B6: authorisation for the application to land of Category 3 aquatic crustacean shells with soft tissue and flesh attached
Dated: 5 June 2014
The Scottish Ministers act as the Competent Authority for Scotland in respect of the following EU Regulations:
- Regulation (EC) No 1069/2009 of the European Parliament and of the Council of 21 October 2009 laying down health rules as regards animal by-products and derived products not intended for human consumption and repealing Regulation (EC) No 1774/2002
- Commission Regulation (EU) No 142/2011 of 25 February 2011 implementing Regulation (EC) No 1069/2009 of the European Parliament and of the Council
These Regulations are enforced in Scotland by the Animal By-Products (Enforcement) (Scotland) Regulations 2013 (SSI 2013/307).
Authorisation for the application to land of Category 3 aquatic crustacean shells with soft tissue and flesh attached
In accordance with Article 14(h) (disposal and use of Category 3 material) of Regulation (EC) No 1069/2009 the Scottish Ministers determine that shells from aquatic crustaceans with soft tissue and flesh attached, which do not show any signs of disease communicable to humans or animals (in this document referred to as “crustacean shells”), may be applied to land as organic fertilisers/soil improvers without additional processing or treatment (“processing” means using the methods set down in Annex IV, Chapter III of Commission Regulation (EU) No 142/2011; “treatment” means using other methods set out in Commission Regulation (EU) No 142/2011, such as composting and anaerobic digestion, as defined in Annex V of that Regulation), provided the following conditions are complied with to prevent risks arising to public and animal health:
- The crustacean shells originate from crustaceans cooked (“cooked” means subjected to the application of heat for a given period of time to reduce to an acceptable level the risks to public health arising from the material, in accordance with the HACCP principles set out in Regulation (EC) No 852/2004. It must be done as part of the routine food production activities in the plant, under the controls detailed in Regulation (EC) No 853/2004) in a fishery products processing plant approved under Article 4 of Regulation (EC) No 853/2004 and meeting the requirements of Annex 1 of Commission Regulation (EC) No 2073/2005.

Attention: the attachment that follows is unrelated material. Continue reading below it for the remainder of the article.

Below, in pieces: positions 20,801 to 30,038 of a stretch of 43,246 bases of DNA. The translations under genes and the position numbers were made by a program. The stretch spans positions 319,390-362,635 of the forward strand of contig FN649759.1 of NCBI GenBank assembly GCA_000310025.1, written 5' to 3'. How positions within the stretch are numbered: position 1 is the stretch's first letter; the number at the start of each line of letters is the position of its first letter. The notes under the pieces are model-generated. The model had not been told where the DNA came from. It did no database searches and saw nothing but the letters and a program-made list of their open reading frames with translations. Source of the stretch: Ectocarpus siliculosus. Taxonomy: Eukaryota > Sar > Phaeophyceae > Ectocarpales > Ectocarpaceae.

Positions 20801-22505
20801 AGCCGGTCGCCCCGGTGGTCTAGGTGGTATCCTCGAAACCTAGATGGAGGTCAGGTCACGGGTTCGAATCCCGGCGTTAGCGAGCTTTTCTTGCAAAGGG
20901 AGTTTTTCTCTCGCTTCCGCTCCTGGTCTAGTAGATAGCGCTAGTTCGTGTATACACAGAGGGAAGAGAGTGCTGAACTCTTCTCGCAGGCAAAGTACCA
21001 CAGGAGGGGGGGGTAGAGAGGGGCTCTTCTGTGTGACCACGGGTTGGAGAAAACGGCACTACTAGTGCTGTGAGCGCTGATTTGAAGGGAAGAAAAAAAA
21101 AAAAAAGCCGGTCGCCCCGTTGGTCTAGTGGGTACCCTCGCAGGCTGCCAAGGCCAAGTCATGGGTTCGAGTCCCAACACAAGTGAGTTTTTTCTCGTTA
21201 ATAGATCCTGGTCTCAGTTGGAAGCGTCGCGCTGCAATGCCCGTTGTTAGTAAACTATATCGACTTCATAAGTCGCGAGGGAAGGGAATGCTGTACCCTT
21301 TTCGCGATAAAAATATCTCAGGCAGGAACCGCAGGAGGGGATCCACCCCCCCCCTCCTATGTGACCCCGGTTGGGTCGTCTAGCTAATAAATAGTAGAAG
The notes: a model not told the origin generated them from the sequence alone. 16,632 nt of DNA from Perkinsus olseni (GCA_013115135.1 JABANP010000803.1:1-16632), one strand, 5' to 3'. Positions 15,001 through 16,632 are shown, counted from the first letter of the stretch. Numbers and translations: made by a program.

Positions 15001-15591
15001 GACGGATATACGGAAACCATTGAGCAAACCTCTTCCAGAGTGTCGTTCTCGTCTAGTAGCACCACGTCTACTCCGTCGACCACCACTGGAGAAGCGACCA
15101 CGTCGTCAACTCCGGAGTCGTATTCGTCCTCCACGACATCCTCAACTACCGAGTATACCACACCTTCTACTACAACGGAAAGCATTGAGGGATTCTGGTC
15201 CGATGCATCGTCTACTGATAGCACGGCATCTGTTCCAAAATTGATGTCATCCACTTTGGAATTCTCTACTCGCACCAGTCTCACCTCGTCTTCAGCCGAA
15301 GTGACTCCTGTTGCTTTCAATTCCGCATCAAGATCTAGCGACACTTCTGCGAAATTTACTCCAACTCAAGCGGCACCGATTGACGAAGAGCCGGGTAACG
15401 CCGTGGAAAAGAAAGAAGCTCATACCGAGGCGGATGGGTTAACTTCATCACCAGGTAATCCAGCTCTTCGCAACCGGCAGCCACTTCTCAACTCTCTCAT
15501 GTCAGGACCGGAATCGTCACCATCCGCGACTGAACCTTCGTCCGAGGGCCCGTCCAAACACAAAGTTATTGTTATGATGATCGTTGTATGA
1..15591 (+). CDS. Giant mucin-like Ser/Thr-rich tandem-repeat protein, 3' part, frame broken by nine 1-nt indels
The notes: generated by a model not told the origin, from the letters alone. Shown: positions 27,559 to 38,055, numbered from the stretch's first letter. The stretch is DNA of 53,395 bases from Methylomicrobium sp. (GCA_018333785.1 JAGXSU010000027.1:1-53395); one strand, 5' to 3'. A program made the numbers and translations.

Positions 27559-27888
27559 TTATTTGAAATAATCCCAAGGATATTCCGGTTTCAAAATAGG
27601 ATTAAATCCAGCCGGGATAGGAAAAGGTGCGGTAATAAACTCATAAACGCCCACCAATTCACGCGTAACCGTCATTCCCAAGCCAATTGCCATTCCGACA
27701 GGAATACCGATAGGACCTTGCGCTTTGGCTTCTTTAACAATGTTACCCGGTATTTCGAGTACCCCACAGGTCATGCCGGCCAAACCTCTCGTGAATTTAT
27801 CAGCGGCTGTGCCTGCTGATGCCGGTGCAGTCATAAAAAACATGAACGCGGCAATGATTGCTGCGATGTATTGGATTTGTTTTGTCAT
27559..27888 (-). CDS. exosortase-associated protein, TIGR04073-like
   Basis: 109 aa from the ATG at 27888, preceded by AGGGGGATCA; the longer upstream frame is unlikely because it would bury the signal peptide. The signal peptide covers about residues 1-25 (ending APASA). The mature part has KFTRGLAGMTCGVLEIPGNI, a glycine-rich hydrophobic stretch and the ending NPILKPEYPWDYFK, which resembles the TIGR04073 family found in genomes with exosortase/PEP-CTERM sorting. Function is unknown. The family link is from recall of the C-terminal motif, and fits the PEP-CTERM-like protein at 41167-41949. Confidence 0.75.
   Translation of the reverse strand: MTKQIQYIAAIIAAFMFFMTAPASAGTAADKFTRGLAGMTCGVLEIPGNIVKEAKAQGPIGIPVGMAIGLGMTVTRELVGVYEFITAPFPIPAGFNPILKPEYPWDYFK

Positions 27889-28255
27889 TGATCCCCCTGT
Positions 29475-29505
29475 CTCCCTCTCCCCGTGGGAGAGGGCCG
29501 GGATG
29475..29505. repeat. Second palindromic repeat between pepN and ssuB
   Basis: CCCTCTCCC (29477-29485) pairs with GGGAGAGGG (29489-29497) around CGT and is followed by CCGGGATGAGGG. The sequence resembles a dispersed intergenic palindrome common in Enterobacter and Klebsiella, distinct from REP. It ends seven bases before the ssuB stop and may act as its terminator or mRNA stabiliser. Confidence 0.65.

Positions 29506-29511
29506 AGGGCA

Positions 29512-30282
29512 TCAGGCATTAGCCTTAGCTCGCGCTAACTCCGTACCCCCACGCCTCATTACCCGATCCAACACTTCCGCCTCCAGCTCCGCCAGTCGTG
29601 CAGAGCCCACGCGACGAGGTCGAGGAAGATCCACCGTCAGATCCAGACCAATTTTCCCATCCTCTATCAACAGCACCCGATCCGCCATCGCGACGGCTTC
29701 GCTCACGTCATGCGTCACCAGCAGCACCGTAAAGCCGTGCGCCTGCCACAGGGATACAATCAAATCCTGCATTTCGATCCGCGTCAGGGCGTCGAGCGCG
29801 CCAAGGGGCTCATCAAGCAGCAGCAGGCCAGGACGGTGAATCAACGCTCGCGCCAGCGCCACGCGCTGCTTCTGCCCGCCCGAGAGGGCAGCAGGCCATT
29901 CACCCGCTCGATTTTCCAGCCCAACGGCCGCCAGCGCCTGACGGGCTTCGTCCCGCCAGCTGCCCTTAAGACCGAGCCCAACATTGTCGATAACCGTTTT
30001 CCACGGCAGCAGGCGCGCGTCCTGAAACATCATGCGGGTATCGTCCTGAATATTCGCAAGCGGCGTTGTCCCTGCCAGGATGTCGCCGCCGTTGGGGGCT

- The crustacean shells should have as much soft tissue and flesh removed as is reasonably practicable to leave no more than 40% volatile solids (“volatile solids” is a laboratory measure of the soft tissue content of a crustacean shell. The shell with its residual flesh is dried at 105°C until it reaches a constant weight. The dried residue is then ignited and the loss of the volatile solids is determined by the reduction in weight.)
- The crustacean shells should be crushed and not reduced to a powdered material.
- When it is necessary to store the crustacean shells prior to spreading on land, they must be stored in a way that prevents access by animals and birds, including all farmed animals.
- The crustacean shell material is injected or otherwise incorporated with soil in such a way that animals and birds cannot access it e.g. by spreading on land and ploughing in without undue delay.
- The waiting period of at least 21 days before grazing or feeding with cut herbage (and at least 60 days in the case of pigs) referred to in Article 11(1)(c) of Regulation (EC) No 1069/2009 and regulation 6 of the Animal By-Products (Enforcement) (Scotland) Regulations 2013 is observed following application of cooked crustacean shells.
If these conditions are met the cooked crustacean shells can be applied to land without further “processing”. However, there will still be environmental conditions for land spreading waste that must be followed: users of crustacean shells are advised to contact the SEPA.
This authorisation applies to Scotland.